There is growing interest in mixed-use projects in the Czech Republic. These are spaces that combine offices, shops, housing and various forms of social activities. Unfortunately, the construction of such spaces in the Czech Republic still lags behind that in neighbouring countries. The main reason for this is the very long building permitting processes. In Poland, for example, it takes only a few months to get a building permit, whereas here it usually takes years.
“So-called mixed-use projects are still rare in our country. These are absolutely unique, progressive projects that can combine, for example, offices, shops, housing or space for various forms of social activities. Although we are currently seeing larger developments in the market, functions often remain separate or the projects are too fragmented. They do not form one attractive whole that connects entertainment, living space and work areas for users,” explains Josef Stanko, senior analyst at Colliers, adding: “But there are opportunities in terms of suitable locations in Prague. A strong investor with a clear vision, considerable experience and adequate capital must acquire land or a brownfield site for this purpose from the outset.”
Typical mixed-use complexes usually range between 30,000 and 90,000 sqm in size and are located mostly in inner or more heavily urbanised parts of cities. The most popular combination within mixed-use developments is to combine offices, residential, retail and services with cultural facilities such as a cinema. Within services, gastronomy plays a significant role; contributing to a lively and pleasant atmosphere. A full 90 percent of spaces in this category are usually made up of unique concepts or small local chains that enrich the shopping and experiential potential. This attracts customers and boosts visitor numbers.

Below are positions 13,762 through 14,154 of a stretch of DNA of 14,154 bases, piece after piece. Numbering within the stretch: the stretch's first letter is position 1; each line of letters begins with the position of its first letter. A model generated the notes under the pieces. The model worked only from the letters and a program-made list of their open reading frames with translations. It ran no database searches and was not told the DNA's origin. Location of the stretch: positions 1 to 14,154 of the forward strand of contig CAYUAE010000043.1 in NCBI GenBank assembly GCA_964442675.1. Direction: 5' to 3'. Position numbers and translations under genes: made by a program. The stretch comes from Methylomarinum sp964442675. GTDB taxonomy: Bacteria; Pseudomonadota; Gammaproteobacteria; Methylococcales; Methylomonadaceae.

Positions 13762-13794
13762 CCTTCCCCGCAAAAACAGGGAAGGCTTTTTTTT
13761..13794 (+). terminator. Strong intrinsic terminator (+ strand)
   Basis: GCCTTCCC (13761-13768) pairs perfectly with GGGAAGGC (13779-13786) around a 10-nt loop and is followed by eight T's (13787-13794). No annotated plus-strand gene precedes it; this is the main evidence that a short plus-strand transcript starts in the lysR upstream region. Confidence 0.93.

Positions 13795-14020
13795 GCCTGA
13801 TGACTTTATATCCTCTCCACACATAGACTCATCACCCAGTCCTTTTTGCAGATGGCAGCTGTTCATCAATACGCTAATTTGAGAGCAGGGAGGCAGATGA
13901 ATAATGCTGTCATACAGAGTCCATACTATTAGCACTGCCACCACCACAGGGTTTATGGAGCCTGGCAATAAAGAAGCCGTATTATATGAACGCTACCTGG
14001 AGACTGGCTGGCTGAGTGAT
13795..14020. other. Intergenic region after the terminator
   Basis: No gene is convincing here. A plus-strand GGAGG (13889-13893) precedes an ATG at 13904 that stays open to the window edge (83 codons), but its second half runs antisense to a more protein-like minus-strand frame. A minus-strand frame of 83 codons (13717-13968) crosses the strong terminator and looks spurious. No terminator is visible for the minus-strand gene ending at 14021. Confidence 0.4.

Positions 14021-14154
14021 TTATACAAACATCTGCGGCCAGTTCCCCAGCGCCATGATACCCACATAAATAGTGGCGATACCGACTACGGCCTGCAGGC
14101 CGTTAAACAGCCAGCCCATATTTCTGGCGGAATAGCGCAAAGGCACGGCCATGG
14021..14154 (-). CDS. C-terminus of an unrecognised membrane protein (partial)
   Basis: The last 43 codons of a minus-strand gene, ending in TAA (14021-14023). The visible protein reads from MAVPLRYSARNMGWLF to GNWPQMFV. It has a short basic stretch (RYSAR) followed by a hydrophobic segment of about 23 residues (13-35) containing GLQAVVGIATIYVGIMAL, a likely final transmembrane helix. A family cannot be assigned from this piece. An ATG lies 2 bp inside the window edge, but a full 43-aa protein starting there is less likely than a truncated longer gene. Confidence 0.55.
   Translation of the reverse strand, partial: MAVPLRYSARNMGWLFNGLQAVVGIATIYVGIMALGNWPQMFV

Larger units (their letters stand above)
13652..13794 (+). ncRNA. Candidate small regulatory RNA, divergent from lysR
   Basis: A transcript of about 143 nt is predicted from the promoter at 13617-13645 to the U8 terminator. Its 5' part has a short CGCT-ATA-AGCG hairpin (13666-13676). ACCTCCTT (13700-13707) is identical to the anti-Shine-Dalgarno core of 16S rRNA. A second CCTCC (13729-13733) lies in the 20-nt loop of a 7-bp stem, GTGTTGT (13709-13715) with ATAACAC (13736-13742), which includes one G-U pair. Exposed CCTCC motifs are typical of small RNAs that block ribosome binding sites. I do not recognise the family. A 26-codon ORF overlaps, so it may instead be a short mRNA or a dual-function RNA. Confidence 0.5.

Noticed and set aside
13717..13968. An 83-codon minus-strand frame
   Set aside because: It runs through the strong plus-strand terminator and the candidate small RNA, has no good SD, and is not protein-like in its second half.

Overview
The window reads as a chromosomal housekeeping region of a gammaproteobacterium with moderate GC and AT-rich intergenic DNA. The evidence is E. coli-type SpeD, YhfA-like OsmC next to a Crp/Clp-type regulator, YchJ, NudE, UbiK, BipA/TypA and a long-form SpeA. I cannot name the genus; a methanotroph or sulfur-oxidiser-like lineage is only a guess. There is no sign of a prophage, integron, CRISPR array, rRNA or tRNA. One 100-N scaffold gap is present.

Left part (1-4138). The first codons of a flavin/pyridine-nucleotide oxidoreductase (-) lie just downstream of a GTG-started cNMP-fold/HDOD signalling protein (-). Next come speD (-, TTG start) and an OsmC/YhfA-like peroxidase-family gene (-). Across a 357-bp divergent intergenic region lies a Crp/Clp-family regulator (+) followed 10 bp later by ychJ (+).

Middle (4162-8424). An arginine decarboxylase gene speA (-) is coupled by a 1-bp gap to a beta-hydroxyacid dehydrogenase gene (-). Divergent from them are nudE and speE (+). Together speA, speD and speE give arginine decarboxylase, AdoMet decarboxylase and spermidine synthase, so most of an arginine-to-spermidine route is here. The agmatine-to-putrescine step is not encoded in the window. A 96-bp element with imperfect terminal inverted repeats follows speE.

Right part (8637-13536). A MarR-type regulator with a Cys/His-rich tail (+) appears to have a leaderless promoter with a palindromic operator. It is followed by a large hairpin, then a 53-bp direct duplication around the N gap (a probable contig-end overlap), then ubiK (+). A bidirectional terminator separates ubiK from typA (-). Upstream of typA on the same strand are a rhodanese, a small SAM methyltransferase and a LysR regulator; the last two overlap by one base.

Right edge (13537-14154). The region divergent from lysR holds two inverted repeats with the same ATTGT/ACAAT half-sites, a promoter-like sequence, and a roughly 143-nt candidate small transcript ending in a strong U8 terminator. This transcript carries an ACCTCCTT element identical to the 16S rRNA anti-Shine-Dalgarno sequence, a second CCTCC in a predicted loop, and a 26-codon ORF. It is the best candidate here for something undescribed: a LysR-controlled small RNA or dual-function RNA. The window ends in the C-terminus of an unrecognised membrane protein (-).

15-minute city and mixed-use complexes
Due to their wide scope of functionality, mixed-use complexes are an ideal part of the so-called 15-minute city concept. The main idea behind this trend, which is gaining ground in cities across Europe, is to offer residents work and all necessary services such as healthcare, education, shopping, dining and entertainment within a 15-minute walk or bike ride from where they live. The result is that residential areas are not separated from areas for commerce, public services, retail and entertainment. The reduced need for cars then improves not only neighbourhoods’ look and feel but also the quality of life for residents.
The problem is slow approvals
Unfortunately, in the Czech Republic, the creation of these complexes is hampered by the very slow approval processes for these buildings. It can drag on for several years. Of the minimum number of projects that could be included in this class, Slovanský dům in the heart of the capital is probably the best-known. Two other projects, Prague’s Savarin and Brno’s Dornych, are in the planning or construction phase. “This is only a fraction of what we see elsewhere in Europe. In neighbouring Poland, for example, there are currently more than 60 mixed-use complexes in various stages of development,” says Josef Stanko. Interest in renting space in such projects in our country is rocketing. The reason for this is the attractiveness of these complexes from all angles.
“For office tenants, it is attractive to offer their employees all the amenities they need close to the workplace, while for shops and gastronomy services, it is an advantage to concentrating potential customers in one place. When culture and housing are added to the mix, it is an ideal combination for users,” explains Josef Stanko, adding that the complexes, in addition to local residents, also target lifestyle customers from more distant locations or tourists looking for a unique genius loci. The aforementioned Slovanský dům fits this profile. There, you can rarely find vacant offices for rent and the shops and restaurants within the arcade and courtyard have long been popular destinations.